Tomorrow’s the day. The new Physician and Non-Physician Fee Schedule – announced by the California Division of Workers’ Compensation in January – finally rolls into effect for 2017 dates of service on March 1. Here’s what you need to know.
1. Two Conversion Factors
More than four years later, Senate Bill 863 is still making its presence known. SB 863 requires that the conversion factor (CF) system is simplified in 2017.
In the past, there have been four separate CFs to keep track of – one for anesthesia, one for surgery, one for radiology, and one for all other services. Effective March 1, the conversion factors for surgery and radiology will roll into the CF for all other services, leaving a total of just two conversion factors – one for anesthesia, and one for all other services.
The new conversion factor for anesthesia stands at $26.8011, a decrease of almost seven percent over last year. All other services have a conversion factor of $44.6572, an increase of about five percent. More information is available here.
2. New RVU File
Calculating reimbursement amounts for workers’ comp is notoriously tricky business. Each reimbursement requires the use of one of two formulas. In turn, each formula relies on three Relative Value Units, or RVUs. For dates of service on or after March 1, 2017, the DWC uses Medicare’s 2017 Quarter 1 RVUs, also known as the RVU17A. You can download the new RVU file from the Medicare website by clicking this link. For more information, head to our February 7 post.
3. CPT Codes 99358 and 99359 for Non-Face-To-Face Services
Major adjustments to the Official Medical Fee Schedule often include new CPT codes; today’s is no exception. Two of these codes in particular – 99358 and 99359 – allow physicians or nonphysician practitioners to bill for prolonged services that are not face-to-face.
- 99358 – Prolonged evaluation and management service before and/or after direct patient care; first hour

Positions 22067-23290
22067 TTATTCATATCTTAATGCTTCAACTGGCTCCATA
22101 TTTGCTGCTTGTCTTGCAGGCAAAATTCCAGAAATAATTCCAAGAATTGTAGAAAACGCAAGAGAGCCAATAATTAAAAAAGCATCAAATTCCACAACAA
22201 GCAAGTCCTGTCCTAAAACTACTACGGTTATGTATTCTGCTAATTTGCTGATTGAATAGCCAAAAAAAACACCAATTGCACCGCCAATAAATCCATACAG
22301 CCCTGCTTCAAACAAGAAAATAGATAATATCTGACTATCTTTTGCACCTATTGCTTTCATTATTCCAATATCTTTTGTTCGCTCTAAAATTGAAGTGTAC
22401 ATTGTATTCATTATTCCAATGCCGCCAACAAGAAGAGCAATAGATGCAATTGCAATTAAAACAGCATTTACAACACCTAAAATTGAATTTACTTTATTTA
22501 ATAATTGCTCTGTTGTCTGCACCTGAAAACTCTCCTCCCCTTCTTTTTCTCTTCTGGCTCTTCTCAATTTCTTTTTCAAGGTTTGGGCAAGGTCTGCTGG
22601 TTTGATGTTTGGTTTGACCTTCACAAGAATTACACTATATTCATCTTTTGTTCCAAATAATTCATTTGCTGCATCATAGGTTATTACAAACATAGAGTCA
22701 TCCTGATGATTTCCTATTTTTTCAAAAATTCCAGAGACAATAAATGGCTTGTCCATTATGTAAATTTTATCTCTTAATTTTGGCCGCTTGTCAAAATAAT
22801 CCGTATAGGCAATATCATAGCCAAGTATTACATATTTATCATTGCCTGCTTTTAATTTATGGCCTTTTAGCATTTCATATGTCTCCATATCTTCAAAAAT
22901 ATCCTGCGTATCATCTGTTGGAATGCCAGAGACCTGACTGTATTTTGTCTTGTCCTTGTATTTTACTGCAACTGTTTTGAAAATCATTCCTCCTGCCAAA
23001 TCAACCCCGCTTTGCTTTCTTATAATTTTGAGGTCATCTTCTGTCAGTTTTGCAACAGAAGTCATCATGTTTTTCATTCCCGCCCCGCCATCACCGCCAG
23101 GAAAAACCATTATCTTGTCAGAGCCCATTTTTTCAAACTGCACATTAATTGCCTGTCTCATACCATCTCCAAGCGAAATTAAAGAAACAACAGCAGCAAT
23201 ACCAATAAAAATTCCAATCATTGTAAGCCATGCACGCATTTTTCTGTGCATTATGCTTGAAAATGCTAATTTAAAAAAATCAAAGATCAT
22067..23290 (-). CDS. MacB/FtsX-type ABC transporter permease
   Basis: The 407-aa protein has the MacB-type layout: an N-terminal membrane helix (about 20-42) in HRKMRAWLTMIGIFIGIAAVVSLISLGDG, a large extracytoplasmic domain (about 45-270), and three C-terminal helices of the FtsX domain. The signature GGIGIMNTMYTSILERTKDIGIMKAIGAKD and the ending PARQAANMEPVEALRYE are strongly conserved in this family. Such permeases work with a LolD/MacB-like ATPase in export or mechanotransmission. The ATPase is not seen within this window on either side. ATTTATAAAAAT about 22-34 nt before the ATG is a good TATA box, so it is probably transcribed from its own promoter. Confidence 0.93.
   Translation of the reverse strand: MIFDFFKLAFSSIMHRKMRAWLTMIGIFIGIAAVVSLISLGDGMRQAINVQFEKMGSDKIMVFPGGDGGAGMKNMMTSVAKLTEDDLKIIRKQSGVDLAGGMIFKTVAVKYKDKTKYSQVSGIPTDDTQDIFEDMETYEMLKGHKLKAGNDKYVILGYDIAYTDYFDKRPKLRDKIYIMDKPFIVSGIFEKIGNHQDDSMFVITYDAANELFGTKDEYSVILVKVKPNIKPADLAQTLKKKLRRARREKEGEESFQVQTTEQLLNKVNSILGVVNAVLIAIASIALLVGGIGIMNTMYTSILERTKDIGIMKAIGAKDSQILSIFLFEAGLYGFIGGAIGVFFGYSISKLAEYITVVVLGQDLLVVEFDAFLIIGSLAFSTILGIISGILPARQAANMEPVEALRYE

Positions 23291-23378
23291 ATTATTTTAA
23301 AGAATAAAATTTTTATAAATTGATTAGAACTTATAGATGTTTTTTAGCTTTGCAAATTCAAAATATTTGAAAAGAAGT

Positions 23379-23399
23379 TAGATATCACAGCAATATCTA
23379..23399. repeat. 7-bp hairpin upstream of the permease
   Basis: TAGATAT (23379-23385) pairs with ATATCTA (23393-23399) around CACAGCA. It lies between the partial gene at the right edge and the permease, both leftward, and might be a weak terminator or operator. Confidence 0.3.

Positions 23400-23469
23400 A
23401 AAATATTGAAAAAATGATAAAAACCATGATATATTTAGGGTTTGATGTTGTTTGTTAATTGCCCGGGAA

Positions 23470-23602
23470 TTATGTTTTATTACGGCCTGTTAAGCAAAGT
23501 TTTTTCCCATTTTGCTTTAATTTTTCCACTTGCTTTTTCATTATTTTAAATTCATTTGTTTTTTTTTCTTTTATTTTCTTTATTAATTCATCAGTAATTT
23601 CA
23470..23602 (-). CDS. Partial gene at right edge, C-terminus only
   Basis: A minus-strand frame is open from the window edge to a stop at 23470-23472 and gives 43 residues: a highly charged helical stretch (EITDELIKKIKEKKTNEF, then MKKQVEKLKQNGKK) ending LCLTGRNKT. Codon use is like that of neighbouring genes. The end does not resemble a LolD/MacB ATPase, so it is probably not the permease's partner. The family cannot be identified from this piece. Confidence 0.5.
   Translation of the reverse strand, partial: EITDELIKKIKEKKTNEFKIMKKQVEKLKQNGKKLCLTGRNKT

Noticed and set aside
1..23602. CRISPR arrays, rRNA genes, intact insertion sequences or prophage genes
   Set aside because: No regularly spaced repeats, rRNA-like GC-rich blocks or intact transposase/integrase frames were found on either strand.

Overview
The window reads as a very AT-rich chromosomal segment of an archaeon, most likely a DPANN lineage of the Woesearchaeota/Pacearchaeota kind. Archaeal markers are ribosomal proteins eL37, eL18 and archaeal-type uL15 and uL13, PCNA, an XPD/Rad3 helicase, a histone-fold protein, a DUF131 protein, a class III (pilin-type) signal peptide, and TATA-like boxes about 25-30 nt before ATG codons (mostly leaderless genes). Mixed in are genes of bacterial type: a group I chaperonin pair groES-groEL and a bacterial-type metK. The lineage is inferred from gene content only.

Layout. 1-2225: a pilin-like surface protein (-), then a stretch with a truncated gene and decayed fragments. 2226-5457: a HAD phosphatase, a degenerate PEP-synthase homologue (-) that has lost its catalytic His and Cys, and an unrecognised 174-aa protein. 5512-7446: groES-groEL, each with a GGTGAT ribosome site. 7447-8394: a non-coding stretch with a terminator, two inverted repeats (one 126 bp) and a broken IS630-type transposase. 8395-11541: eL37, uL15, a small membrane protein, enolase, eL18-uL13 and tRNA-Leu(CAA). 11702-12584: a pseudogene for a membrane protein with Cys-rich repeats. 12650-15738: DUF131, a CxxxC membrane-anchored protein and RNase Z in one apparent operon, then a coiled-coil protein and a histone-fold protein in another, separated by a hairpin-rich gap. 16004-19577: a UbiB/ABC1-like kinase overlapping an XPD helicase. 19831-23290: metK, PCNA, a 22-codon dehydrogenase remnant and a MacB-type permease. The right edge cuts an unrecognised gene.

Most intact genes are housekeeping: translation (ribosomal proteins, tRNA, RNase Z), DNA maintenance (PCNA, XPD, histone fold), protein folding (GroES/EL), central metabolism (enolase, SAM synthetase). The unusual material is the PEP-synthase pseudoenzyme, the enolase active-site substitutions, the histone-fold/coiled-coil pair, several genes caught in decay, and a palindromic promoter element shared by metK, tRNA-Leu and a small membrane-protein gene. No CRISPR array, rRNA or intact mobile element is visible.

- 99359 (add-on code) – Each additional 30 minutes (List separately in addition to code 99358 for prolonged service)
As with all other CPT codes with a strictly-defined time component, the provider must meet over half of the specified time before billing. In this case, that means that a provider must spend 31 minutes or more before billing code 99358, and 76 minutes or more before adding code 99359.
For more information about these codes, head to our blog post or register for our upcoming webinar.
Telehealth, the emerging collection of healthcare services available through telecommunication, is a rapidly-growing field. Its growth caught the eye of the Centers for Medicare and Medicaid Services (CMS), prompting them to add the new place of service code 02 to the physician fee schedule for telemedicine, along with a host of newly-reimbursable telehealth CPT codes.
Telemedicine presents an intriguing possible source of revenue for California workers’ comp providers. To start with, any practice offering telemedicine services places itself at a competitive advantage – as the boundary between healthcare and technology continues to blur, it pays to keep up with the times. More information is available on our blog.
5. California-Specific Codes
Prior to 2014, a suite of California-specific codes were created by the DWC to cover services for which there are no appropriate CPT codes or HCPCS, such as the State of California Primary Physician Progress Report (DWC form PR-2). While the reimbursement rates for these codes are not directly affected by changes to the conversion factor or RVU file, CCR § 9789.12.14 specifies that they must nonetheless be updated annually “in accordance with the Medicare Economic Index.”
2017 is no exception. Most reimbursements climbed by about 1%. For a detailed analysis, visit our blog.
The DaisyBill OMFS Calculator – one of the six products offered through our Work Comp Wizard – is updated every time the DWC adjusts the workers’ comp fee schedule. That means that our clients never have to worry about out-of-date reimbursements. Should you ever need to access old reimbursements, simply enter a date of service prior to the date of the last OMFS changes.
If you’re curious about our Calculator, sign up below for a three-day trial to the Work Comp Wizard. You’ll be able to start calculating 2017 work comp reimbursements instantly, and you’ll gain access to a suite of other workers’ comp billing tools.
 While the conversion factor for “All Other Services” in 2017 is 5% higher than the same figure last year, it’s important to point out that this year’s number – $44.6572 – is actually lower than the individual 2016 conversion factors for surgery and radiology.